South Korea to invest 2.2 trillion won in bid to seize the lead in AI technology by 2022
South Korea’s Ministry of Science and ICT has recently announced a 2.2 trillion won budget for research and development in artificial intelligence (AI) and expansion of AI-related infrastructure as part of the nation’s bid to transform the country into an AI heavyweight by 2022. The announcement comes as South Korea seeks to provide assistance to local technological development to gain parity with regional counterparts and gradually reduce foreign dependence.
According to a memorandum released by South Korea’s Ministry of Science and ICT on 15th May 2018, artificial intelligence forms part of the Data-Network-AI (DNA) framework for South Korea’s approach to the 4th Industrial Revolution. Cognisant of the significant socio-economic impact developments in artificial intelligence will bring about, the allocation of 2.2 trillion won to artificial intelligence research and development and infrastructure seeks to build up skill and talent in the field so as to give South Korea a strong head-start vis-a-vis the global competition.
The 2.2 trillion won budget will be allocated to a number of large-scale projects in national defence, medicine and public safety, establishing six AI graduate schools with the aim of cultivating 5000 AI specialists, as well as strengthen public-private partnerships in artificial intelligence research and development. The proposed 5000 AI specialists comprise 1400 AI researchers and 3600 data management specialists, all providing the backbone which South Korea’s drive towards AI development will depend upon.
By fostering the growth of AI, South Korea hopes to catch up with the likes of China and Japan and eventually emerge as a global AI powerhouse by 2022.
The Ministry of Science and ICT’s allocation of 2.2 trillion won to establish the country as a leading player in global AI R&D comes as a response to the disproportionate amount of investment regional and international competitors are receiving.
This month, the Chinese city of Tianjin recently announced that it will set up funds worth 100 billion yuan in total to bolster the growth of the local artificial intelligence industry; by comparison, the 2.2 trillion budget announced by Seoul is only slightly more than an eighth of the budget announced by Tianjin.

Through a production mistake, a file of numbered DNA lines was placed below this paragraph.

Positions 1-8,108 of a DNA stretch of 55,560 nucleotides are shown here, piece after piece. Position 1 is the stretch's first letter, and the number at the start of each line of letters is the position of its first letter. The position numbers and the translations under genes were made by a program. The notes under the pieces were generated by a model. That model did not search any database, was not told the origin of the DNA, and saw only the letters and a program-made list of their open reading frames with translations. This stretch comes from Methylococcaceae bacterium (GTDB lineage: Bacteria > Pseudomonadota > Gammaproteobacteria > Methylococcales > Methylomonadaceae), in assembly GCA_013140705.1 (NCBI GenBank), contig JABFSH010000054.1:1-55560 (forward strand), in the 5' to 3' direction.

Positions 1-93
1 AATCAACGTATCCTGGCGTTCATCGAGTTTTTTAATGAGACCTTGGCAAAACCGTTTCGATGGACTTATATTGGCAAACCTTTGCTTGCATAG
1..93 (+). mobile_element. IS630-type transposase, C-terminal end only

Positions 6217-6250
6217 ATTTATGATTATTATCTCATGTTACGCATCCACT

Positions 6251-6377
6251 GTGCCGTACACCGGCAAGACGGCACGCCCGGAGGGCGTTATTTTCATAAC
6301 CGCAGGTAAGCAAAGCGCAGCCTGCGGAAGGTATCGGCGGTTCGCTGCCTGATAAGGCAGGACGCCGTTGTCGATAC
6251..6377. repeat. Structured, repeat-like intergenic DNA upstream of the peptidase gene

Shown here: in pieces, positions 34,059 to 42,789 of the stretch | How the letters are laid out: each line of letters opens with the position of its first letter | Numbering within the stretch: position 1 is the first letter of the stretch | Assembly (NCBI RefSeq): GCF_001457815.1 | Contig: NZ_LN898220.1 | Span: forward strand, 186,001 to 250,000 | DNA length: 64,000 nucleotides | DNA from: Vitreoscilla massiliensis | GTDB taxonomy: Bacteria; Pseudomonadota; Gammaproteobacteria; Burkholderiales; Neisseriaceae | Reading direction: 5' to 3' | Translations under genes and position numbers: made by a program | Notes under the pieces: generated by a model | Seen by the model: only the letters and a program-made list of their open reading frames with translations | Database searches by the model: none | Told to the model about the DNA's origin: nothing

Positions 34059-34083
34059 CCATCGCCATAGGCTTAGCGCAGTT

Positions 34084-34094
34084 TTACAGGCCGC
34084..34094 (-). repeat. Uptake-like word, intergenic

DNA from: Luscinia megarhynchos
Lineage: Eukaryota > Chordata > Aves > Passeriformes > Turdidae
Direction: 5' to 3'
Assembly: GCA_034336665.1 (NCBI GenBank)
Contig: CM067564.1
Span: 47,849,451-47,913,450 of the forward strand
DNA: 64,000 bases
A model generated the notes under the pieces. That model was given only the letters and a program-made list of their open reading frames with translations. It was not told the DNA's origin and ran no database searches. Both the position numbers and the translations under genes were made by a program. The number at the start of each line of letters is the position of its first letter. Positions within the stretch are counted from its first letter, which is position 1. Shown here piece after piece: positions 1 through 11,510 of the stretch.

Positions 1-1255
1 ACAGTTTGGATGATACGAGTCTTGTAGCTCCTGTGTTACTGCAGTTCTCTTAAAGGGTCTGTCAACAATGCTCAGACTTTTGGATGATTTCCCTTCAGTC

In addition, the Ministry for Science and ICT also acknowledges that the country’s progress in artificial intelligence trails significantly behind that of China and the US, but possesses “good conditions” for artificial intelligence development due to the “accumulation of significant data”.
According to Minister for Science and ICT You Young-min, “the fourth industrial revolution is both a crisis and opportunity for the country which relies on people as its main resource”, and that “the era of the fourth industrial revolution is a smart world” in which there is a strong degree of human and digital connectedness. By allocating funds to AI research and development, South Korea seeks to build a better foundation to leverage on technological developments for socio-economic progress.
In addition to funding AI research and development and expansion of AI-related infrastructure, part of the budget will also fund the creation of South Korea’s Supercomputer No.5. Startups and small-and-medium enterprises in the country will be able to utilise the supercomputer upon full operation.
Not all of South Korea’s efforts to further develop AI have been met with positive responses, however. In April, a number of internationally prominent AI researchers called for a boycott of the Korea Advanced Institute of Science and Technology (KAIST) due to the university’s partnership with South Korean arms manufacturer Hanwha Systems to develop weaponised AI technology for military use. National defence has been cited as one of many fields in which large-scale AI projects will be executed in, and it remains to be seen if South Korea’s investment in AI development and infrastructure will result in more controversy.
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